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Dolton Firefighter Collapses, Dies After Responding To Fire In Harvey

CHICAGO (CBS) -- Lawrence Matthews died doing what he loved. The dedicated Dolton firefighter collapsed Saturday afternoon while battling a fire in neighboring Harvey.

Matthews went into cardiac arrest while responding to a fire near 150th and Maplewood in Harvey around 1:30 p.m. He was taken to Ingalls Memorial Hospital in Harvey, but never regained consciousness, and was pronounced dead at 3:15 p.m.

Chicago and suburban police officers and firefighters saluted the ambulance carrying Matthews' body in a solemn procession to the Cook County Medical Examiner's office.

Dolton Firefighter Lawrence Matthews
Lawrence Matthews, a Dolton firefighter, died after going into cardiac arrest while responding to a fire in neighboring Harvey, Illinois. (Source: University of Chicago Medicine)

Matthews, 35, was a husband and father of four, who had been with the Dolton Fire Department since 2009.

"Lawrence Matthews was full of life, full of joy. He'd light up a room when he'd come in. He was always invested in community. He did everything for community; and as you could see, he cared about people. He cared about lives," Dolton Village Trustee Tiffany Henyard said.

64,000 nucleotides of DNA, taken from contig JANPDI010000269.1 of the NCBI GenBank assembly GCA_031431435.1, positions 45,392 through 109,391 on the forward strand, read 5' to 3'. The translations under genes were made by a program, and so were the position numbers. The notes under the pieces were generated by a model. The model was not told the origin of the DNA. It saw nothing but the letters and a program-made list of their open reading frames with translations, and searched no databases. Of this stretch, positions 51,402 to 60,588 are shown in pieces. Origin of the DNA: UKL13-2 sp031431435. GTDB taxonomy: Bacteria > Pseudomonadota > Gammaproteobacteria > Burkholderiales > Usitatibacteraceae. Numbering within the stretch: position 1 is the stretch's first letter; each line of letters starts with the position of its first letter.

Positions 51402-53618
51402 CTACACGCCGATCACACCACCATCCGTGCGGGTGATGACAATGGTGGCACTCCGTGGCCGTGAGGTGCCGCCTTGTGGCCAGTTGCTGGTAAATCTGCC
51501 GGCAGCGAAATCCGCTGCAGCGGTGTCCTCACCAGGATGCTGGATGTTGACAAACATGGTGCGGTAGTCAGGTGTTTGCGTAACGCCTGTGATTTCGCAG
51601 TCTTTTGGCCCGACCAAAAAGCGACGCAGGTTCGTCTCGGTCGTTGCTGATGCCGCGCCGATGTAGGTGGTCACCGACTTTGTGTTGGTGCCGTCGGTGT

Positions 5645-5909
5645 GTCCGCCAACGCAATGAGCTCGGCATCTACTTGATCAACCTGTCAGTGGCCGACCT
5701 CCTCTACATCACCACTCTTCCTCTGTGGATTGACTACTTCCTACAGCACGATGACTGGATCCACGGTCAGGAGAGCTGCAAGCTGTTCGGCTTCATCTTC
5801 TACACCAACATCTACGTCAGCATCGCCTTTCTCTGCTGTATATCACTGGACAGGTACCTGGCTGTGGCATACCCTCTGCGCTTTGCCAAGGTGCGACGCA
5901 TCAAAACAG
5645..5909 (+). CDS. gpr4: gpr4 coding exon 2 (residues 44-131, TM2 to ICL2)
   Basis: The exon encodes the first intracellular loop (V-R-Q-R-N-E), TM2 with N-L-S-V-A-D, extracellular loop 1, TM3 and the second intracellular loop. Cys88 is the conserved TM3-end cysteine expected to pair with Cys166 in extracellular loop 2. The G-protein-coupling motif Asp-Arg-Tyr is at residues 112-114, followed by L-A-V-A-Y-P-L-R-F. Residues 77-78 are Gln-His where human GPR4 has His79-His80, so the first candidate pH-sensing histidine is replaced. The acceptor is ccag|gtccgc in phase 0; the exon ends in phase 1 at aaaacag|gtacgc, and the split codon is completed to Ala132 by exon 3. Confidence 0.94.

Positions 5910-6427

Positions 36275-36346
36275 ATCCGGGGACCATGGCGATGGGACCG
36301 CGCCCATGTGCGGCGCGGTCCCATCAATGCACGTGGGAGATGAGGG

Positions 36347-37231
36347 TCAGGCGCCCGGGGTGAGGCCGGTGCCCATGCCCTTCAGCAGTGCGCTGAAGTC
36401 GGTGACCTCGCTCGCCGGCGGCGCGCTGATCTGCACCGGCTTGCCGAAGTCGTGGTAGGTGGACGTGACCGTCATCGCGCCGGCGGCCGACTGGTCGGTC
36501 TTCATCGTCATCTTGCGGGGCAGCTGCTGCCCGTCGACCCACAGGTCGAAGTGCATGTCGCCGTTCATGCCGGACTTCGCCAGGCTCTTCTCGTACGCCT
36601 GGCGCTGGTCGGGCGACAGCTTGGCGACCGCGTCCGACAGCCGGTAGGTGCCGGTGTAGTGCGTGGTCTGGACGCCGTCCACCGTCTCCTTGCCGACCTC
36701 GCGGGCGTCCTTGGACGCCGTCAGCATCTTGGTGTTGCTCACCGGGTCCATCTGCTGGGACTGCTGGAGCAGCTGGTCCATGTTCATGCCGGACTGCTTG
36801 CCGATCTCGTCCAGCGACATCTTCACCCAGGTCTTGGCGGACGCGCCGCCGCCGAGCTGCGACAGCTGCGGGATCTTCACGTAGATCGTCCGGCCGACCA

Dolton firefighters had been called in to assist the Harvey Fire Department on Saturday, after multiple mobile homes caught fire near 150th and Maplewood. Officials said Matthews was on the sidewalk after arriving at the scene when he went into cardiac arrest.

"He just collapsed. At that point, we immediately tried to see what was going on with him, and he was unresponsive," Harvey spokesman Sean Howard said.

Medics took Matthews to Ingalls Memorial Hospital.

"An hour later he passed away. His wife was by his side; kids were here. A flurry of firemen and policemen from all over were here," Howard said.

Matthews was no ordinary firefighter. He could climb a 100-foot ladder, and drag a 180-pound dummy out of a building the same as any other, but he was one of the few anywhere who did it with a transplanted heart.

"To lose your life doing what you love is a big blow, a horrible blow," Howard said.

Matthews was a heart transplant recipient who had defied the odds to become a firefighter. Just two years after he received his new heart at the University of Chicago Medicine, Matthews became a firefighter with the blessing of his doctors.

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